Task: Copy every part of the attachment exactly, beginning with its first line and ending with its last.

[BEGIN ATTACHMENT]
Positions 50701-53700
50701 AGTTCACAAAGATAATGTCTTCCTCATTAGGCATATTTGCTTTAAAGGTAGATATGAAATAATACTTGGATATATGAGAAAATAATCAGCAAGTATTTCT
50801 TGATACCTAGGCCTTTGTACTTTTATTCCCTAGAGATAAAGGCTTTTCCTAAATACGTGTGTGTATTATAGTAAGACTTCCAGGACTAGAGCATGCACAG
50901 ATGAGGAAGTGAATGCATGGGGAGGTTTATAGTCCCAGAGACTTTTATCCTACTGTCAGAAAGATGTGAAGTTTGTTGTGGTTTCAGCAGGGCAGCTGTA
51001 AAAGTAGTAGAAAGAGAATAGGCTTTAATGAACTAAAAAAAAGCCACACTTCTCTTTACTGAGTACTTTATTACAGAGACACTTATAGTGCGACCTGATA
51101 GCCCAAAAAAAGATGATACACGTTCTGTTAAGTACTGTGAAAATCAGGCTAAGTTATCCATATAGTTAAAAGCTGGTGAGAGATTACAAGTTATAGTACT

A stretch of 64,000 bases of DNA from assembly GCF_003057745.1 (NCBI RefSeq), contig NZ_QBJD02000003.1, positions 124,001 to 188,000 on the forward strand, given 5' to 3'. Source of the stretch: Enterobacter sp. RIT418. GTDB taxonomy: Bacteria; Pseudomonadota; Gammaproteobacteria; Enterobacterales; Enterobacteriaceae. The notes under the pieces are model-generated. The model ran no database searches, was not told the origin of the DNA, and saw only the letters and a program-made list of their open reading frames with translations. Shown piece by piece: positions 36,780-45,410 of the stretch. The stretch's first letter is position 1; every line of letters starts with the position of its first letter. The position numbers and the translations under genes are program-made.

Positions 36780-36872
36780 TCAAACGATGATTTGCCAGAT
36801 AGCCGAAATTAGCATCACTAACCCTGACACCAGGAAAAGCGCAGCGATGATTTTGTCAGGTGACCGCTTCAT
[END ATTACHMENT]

Positions 50701-53700
50701 AGTTCACAAAGATAATGTCTTCCTCATTAGGCATATTTGCTTTAAAGGTAGATATGAAATAATACTTGGATATATGAGAAAATAATCAGCAAGTATTTCT
50801 TGATACCTAGGCCTTTGTACTTTTATTCCCTAGAGATAAAGGCTTTTCCTAAATACGTGTGTGTATTATAGTAAGACTTCCAGGACTAGAGCATGCACAG
50901 ATGAGGAAGTGAATGCATGGGGAGGTTTATAGTCCCAGAGACTTTTATCCTACTGTCAGAAAGATGTGAAGTTTGTTGTGGTTTCAGCAGGGCAGCTGTA
51001 AAAGTAGTAGAAAGAGAATAGGCTTTAATGAACTAAAAAAAAGCCACACTTCTCTTTACTGAGTACTTTATTACAGAGACACTTATAGTGCGACCTGATA
51101 GCCCAAAAAAAGATGATACACGTTCTGTTAAGTACTGTGAAAATCAGGCTAAGTTATCCATATAGTTAAAAGCTGGTGAGAGATTACAAGTTATAGTACT

A stretch of 64,000 bases of DNA from assembly GCF_003057745.1 (NCBI RefSeq), contig NZ_QBJD02000003.1, positions 124,001 to 188,000 on the forward strand, given 5' to 3'. Source of the stretch: Enterobacter sp. RIT418. GTDB taxonomy: Bacteria; Pseudomonadota; Gammaproteobacteria; Enterobacterales; Enterobacteriaceae. The notes under the pieces are model-generated. The model ran no database searches, was not told the origin of the DNA, and saw only the letters and a program-made list of their open reading frames with translations. Shown piece by piece: positions 36,780-45,410 of the stretch. The stretch's first letter is position 1; every line of letters starts with the position of its first letter. The position numbers and the translations under genes are program-made.

Positions 36780-36872
36780 TCAAACGATGATTTGCCAGAT
36801 AGCCGAAATTAGCATCACTAACCCTGACACCAGGAAAAGCGCAGCGATGATTTTGTCAGGTGACCGCTTCAT